Thursday, December 27, 2007

Say the Odd Thought

They say some things are better left unsaid. If you're in church, court or a board meeting, this is probably true. But not in the therapy session. It's all fair game here, no matter how odd it may seem.

This is one of the best ways therapy is different from other types of relationships. Censoring your words is not necessary - in fact, I'd recommend you don't.

Sometimes these odd thoughts give us great information. You're talking about a co-worker and suddenly your sister's face pops into your head. Whenever you think of your hometown you get a lump in your throat. You just had a fantasy about yelling at your therapist. Whenever someone mentions the ocean chills run down your spine. You've been zoned out for the past couple minutes and didn't hear a word the therapist said. In the rest of the world, these thoughts, feelings and impulses would be kept quiet. But in therapy, fair game.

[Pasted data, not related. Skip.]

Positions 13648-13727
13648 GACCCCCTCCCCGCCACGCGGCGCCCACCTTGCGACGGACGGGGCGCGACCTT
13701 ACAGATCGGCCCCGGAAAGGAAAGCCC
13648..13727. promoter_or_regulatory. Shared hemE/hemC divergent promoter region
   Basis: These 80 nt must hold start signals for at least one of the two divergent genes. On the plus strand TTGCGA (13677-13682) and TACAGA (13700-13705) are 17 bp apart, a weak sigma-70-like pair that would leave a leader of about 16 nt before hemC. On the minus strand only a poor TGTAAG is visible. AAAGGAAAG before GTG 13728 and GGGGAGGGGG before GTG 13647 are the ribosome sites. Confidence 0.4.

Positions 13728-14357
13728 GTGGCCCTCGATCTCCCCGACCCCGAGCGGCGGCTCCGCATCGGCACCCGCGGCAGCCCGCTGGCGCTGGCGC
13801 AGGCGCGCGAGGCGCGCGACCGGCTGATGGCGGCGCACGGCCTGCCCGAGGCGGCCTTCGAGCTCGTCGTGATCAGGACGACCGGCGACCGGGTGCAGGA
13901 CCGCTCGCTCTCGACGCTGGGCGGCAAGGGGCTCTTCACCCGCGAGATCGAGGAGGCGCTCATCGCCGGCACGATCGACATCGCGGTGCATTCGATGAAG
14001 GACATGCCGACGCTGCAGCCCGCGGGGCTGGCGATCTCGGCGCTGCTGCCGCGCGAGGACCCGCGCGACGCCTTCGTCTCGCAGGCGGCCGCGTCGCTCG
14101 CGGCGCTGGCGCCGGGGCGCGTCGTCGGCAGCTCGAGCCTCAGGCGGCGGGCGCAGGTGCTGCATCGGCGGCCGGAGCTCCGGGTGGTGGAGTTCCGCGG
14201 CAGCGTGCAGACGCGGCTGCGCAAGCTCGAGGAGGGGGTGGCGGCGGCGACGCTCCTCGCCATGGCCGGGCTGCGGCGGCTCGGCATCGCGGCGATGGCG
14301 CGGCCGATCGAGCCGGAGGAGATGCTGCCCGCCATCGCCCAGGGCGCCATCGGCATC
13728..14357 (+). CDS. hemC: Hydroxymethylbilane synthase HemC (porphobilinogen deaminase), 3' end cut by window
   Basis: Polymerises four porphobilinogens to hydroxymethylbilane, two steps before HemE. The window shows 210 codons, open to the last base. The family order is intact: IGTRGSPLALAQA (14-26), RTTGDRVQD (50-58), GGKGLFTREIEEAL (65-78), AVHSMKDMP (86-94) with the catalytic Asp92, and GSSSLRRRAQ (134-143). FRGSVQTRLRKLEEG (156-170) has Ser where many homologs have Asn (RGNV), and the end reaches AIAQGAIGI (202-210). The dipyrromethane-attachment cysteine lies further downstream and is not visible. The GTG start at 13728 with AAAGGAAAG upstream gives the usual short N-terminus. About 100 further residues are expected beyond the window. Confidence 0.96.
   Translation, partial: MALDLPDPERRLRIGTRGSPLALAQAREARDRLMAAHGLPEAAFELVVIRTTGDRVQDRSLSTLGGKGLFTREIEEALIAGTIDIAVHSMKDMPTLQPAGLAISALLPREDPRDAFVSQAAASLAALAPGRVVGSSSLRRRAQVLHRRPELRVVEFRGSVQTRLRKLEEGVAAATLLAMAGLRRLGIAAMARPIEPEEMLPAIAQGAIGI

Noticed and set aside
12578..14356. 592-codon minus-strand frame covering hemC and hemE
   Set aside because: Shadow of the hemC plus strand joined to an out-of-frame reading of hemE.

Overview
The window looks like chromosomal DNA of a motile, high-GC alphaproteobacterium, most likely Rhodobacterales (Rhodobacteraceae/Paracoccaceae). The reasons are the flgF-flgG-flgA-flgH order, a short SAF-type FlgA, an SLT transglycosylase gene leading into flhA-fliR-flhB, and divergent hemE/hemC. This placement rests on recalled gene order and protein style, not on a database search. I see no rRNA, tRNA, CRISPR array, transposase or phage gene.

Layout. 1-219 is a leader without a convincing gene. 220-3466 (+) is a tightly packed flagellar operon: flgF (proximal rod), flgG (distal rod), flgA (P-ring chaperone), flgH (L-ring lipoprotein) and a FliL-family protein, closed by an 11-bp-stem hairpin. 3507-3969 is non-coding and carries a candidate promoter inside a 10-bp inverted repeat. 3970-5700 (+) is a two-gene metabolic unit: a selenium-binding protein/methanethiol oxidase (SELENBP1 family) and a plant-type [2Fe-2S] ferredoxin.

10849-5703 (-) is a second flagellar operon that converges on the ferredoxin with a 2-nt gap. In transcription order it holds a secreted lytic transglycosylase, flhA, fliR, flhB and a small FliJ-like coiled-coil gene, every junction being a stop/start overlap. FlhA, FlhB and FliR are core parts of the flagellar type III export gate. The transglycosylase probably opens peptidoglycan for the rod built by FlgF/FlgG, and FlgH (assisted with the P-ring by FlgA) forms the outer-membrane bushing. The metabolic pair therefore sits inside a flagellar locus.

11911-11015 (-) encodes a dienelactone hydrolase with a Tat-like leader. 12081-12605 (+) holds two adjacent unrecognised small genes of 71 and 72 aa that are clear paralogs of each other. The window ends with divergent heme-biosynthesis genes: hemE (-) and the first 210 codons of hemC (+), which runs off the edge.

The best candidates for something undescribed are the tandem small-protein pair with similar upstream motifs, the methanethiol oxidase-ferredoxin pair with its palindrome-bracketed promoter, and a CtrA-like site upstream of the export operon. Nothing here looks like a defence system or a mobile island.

These odd thoughts can help us understand deeper parts of you - parts of your self few people see. If I had to summarize the function of therapy to one single element, it would be deeper understanding of ones self. Not just the stuff on the surface, the deeper material too. Some odd thoughts have deep meaning, even deeper than you might be aware of. Kind of like dreams.

You've heard of the concept of the "Freudian Slip"? That's when the deeper thought sneaks out past our censors and into our speech. Like telling a love interest you like their sex, when you meant to say socks. This odd thought thing is similar, only you're discussing all the slips you thought about but managed not to say.

It's a little risky sharing these thoughts you normally keep to yourself. But soon you'll see how helpful it is. Give it a shot.


Tomaz Stilwell said...

very interesting. do have a lot of odd thoughts...

Unknown said...

When speaking truthfully about an impulsive thought, how do I know this won't lead to a therapist being worried and taking action to hospitalize me? Should I address my worry about this at the beginning of the session? Setting "rules" or at least a better understanding of my therapists ethical obligations?